“Anyone who looks for friends and neighbors in the new Fredrick Huebner mystery set on Bainbridge may be missing the point. For islanders who read the book – or come to Eagle Harbor Books to hear Huebner read July 19 – the Bainbridge setting of Shades of Justice may be the most familiar feature, as compelling as any fictional character.If you’re writing about violation, said Huebner, whose book features a double murder, you do want a lovely, serene settings for contrast.The Bainbridge of water and woodland makes the loveliest of venues for the most mysterious of murders, when Laura Arcand confesses to a double homicide.It’s an open-and-shut case – or is it?Shades of Justice, Huebner’s fourth novel, marks a departure for the author.This book is told in third person, where the others were in first, and Huebner has created dual protagonists in forensic psychiatrist Will Hatton and criminal defense lawyer Mary Slattery.The characters echo Huebner’s life; he is married to a psychiatrist and is himself an attorney. Major changes in approach may have been inevitable, since Huebner took what he calls a five-year lunch break between Shades of Justice and his previous mystery.I had a daughter I needed to raise, a home I needed to build, Huebner said.Once Huebner had completed the manuscript, the appearance of Shades of Justice was further delayed for 18 months by the illness of his editor at Simon and Schuster. Huebner is determined not to set expectations for the writing part of his life, though. However long it takes to see a book published is how long it takes.Huebner also keeps in mind that how the book ultimately sells is an imponderable.In terms of expectations, it’s such a crapshoot, Huebner said. The publishers think they know, but they don’t.Huebner’s writing career predates the law for him. He started a novel as a senior at Macalester College in Minnesota – he was inspired by the hardboiled detective protagonists of the period from 1920 and 1955, written by Ross MacDonald, Raymond Chandler and Graham Greene.I never did finish that book, Huebner said, and that was a good thing.It wasn’t until 1986, when he was commuting between Seattle and new York, that he began to use flight time to write.He took an extension class at the University of Washington, and discovered that a simple three-ring-binder worked better for organizing ideas and research than software.Other writing aids include a list of psychological states of being. Huebner often writes a scene-by-scene outline, but his object, he emphasizes, is to get to the first draft. Then I do ‘chainsaw gardening,’ he said. While Huebner says that litigation can actually be quite creative, writing satisfies what he calls his reflective side. And, it’s a way of giving something to at least a portion of his readership.If they print 70,000 books and if even half the readers like it, that’s still a lot of people, he said. It’s a way of giving something. It’s the opposite of litigating, he adds, calling himself a recovering litigator. But beautiful Bainbridge, the setting of his latest book – and his life – is making concentration difficult for Huebner, he says. I’m finding it harder and harder to maintain the intensity of focus needed to write, Huebner said, sitting on the terrace with my wife, looking over the flower garden.* * * * *Author Fred Huebner reads from his new work, Shades of Justice at 7:30 p.m. at Eagle Harbor Books. Call 842-5332 for more information. “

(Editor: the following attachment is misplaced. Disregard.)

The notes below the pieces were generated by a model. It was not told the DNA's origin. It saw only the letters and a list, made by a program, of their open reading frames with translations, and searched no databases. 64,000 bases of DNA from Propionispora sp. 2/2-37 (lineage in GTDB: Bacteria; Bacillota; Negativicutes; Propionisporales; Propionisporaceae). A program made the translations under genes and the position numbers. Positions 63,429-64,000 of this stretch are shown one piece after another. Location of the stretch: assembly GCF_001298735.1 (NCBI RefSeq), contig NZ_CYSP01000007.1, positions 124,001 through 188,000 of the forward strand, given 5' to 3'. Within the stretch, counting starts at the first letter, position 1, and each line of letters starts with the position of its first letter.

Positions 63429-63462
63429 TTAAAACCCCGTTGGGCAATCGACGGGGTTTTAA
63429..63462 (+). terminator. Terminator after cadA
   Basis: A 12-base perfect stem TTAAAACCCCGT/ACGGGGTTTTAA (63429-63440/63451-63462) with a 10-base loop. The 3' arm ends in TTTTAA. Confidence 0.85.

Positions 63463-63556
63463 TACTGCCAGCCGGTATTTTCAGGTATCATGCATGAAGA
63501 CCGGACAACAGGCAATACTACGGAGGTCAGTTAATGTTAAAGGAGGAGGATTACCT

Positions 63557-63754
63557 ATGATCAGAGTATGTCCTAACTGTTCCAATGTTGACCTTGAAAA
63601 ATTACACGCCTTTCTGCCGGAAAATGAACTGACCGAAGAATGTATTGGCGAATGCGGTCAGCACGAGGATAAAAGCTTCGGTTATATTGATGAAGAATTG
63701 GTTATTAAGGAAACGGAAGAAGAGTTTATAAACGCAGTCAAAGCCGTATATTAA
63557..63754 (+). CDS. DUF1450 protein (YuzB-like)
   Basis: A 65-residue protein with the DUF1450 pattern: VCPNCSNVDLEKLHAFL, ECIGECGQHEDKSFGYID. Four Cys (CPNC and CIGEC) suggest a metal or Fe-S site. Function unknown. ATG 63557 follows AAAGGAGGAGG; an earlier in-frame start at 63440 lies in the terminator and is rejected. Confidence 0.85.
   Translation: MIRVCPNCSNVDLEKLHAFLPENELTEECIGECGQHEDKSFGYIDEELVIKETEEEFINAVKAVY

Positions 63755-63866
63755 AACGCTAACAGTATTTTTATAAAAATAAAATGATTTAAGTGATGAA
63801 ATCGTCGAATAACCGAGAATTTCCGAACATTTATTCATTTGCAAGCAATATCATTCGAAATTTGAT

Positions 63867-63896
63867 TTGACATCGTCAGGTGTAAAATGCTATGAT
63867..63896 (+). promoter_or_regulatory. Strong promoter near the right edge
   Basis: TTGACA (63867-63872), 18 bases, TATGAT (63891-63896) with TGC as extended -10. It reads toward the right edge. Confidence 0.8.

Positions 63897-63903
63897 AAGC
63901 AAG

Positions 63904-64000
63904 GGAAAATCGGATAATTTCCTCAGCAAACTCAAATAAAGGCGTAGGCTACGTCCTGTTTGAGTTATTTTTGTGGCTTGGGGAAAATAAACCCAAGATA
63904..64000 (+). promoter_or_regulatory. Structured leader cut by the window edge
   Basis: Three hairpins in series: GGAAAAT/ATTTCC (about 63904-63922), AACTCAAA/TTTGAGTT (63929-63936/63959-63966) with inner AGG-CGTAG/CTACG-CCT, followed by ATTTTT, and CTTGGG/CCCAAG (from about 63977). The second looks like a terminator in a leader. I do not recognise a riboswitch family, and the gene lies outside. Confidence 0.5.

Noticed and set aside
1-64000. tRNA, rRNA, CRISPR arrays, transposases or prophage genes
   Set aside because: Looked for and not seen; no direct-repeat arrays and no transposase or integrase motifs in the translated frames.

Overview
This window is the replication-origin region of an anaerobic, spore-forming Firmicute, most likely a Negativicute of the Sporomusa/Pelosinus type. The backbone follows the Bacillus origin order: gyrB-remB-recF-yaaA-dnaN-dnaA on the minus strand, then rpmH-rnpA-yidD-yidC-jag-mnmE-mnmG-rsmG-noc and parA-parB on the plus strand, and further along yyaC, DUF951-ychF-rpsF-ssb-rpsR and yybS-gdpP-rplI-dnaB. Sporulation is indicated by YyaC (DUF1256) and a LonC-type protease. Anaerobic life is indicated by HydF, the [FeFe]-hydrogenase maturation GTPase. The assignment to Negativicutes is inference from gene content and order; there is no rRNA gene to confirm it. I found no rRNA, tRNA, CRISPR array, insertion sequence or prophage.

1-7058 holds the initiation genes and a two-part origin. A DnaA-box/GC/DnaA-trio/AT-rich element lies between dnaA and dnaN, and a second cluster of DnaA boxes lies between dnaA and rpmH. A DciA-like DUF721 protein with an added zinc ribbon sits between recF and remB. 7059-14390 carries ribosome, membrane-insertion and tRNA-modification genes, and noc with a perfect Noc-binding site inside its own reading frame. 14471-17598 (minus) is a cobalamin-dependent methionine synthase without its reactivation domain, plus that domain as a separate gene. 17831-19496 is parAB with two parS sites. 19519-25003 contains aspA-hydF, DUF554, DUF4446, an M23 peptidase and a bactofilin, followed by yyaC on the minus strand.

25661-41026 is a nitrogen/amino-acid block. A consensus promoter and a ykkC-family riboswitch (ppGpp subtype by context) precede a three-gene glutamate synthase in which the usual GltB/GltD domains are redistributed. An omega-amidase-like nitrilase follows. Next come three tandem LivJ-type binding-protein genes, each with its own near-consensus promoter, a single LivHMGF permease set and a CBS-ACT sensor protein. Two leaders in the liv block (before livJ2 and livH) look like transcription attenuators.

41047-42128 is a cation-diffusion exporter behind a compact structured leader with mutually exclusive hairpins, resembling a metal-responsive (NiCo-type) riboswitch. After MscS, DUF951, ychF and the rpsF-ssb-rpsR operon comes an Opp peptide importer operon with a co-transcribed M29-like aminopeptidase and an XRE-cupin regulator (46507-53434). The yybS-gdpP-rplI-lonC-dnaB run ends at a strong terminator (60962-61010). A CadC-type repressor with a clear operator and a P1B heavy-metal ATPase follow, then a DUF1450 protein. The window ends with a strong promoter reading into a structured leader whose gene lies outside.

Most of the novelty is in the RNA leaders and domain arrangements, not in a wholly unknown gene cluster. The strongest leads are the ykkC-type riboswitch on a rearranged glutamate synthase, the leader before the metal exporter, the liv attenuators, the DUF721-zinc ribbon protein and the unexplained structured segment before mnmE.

Murder in the neighborhoodBainbridge author Fredrick Huebner puts the scene of the crime very close to home.Your home.
"Anyone who looks for friends and neighbors in the new Fredrick Huebner mystery set on Bainbridge may be missing the point. For islanders who read the book - or come to Eagle Harbor Books to hear Huebner read July 19 - the Bainbridge setting of Shades of Justice may be the most familiar feature, as compelling as any fictional character.If you're writing about violation, said Huebner, whose book features a double murder, you do want a lovely, serene settings for contrast. "